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Police Drug Checks Deteriorate Into Riots in Germany

Stuttgart police on Saturday were conducting checks in the city center after reports of drug dealing

On Saturday, Germany saw a routine drug arrest explode into a violent clash between police and rioters, with arrests, injuries and looted businesses.

Stuttgart’s Saturday Riot

Stuttgart police on Saturday were conducting checks in the city center after reports of drug dealing led to a preliminary arrest. This sparked a night of violence as a crowd of party-goers in the area allegedly attacked the officers, a statement from the city government said.

The initial crowd was contained by the police with the use of pepper spray, although tension kept escalating as the group kept on growing, with the rioters being several hundred at one point, throwing whatever they could pick up from a nearby construction site at police.

The large crowd dispersed into smaller groups, spreading out across the city and damaging billboards, spraying graffiti, as well as damaging stores – reports indicate that 30 stores were damaged, with nine having reported looting. 12 police patrol cars were also “massively damaged,” the government said.

The police deployed roughly 300 officers to deal with the situation, including federal police, which fought with the rioters until just before dawn, when the unrest began dying out. The outcome – 24 arrested rioters, of which about half are German, and 19 officers injured, with one “unable to continue working.”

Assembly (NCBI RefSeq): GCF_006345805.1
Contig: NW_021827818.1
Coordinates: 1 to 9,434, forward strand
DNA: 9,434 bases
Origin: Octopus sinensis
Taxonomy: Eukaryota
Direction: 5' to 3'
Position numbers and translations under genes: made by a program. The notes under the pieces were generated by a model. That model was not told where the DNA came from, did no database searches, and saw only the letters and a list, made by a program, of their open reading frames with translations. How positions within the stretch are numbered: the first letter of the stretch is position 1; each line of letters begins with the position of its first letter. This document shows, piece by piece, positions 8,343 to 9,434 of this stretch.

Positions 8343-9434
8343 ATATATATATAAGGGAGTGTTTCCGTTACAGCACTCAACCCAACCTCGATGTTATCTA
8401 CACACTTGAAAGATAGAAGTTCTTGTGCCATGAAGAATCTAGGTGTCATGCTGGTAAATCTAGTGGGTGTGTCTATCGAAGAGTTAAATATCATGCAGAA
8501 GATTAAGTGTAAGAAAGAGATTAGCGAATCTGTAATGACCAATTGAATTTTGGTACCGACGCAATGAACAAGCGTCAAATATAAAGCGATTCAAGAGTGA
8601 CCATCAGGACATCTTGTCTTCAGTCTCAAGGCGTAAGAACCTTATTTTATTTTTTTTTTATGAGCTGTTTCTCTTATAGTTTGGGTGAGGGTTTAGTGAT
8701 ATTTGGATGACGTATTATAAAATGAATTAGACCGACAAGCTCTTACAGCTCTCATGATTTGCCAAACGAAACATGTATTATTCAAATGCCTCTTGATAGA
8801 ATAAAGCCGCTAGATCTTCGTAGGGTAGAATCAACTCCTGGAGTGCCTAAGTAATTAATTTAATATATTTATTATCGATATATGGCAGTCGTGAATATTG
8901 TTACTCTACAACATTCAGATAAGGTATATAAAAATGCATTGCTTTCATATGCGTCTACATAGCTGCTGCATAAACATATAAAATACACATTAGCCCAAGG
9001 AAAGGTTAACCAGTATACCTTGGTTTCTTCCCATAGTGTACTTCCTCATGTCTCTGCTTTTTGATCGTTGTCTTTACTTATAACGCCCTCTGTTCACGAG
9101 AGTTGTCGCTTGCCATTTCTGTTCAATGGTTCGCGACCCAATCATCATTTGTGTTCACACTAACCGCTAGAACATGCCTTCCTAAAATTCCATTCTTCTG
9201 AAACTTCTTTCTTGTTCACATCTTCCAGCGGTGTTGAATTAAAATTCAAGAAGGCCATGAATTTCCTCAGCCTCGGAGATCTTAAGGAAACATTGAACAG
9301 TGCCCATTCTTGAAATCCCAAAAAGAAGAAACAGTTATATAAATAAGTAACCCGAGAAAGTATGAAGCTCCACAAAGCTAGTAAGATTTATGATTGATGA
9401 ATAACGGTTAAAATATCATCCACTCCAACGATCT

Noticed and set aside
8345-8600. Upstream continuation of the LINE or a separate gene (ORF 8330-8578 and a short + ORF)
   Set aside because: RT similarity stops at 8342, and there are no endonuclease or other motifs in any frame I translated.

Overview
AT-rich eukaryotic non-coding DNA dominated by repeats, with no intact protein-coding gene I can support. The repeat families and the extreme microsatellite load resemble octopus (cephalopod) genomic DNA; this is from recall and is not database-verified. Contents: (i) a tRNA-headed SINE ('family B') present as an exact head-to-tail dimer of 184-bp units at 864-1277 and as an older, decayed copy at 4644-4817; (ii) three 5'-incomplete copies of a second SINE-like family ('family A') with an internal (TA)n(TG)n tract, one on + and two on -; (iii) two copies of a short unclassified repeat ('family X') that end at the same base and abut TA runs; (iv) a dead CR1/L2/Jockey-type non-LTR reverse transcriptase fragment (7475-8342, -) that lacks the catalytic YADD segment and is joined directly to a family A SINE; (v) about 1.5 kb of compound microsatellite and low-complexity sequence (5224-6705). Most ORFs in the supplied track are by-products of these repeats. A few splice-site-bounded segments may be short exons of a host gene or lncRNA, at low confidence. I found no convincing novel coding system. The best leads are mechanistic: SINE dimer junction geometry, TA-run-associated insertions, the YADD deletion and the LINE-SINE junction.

Police President Franz Lutz pointed to social media and drunkenness as some of the key factors that were behind the riots, which he called “an attack on the entire city,” before adding that he would be strengthening police forces in the city’s center for the next few weeks.

Stuttgart Mayor Fritz Kuhn condemned the situation, calling the violent riots “unacceptable,” and pledging full support for the city’s law enforcement.

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Julio Rivera

Julio Rivera is a small business consultant, political activist, writer and Editorial Director for Reactionary Times.  His writing, which is concentrated on politics and cybersecurity, has also been published by websites including Newsmax, The Hill, The Washington Times, LifeZette, The Washington Examiner, American Thinker, The Toronto Sun, PJ Media and many others.

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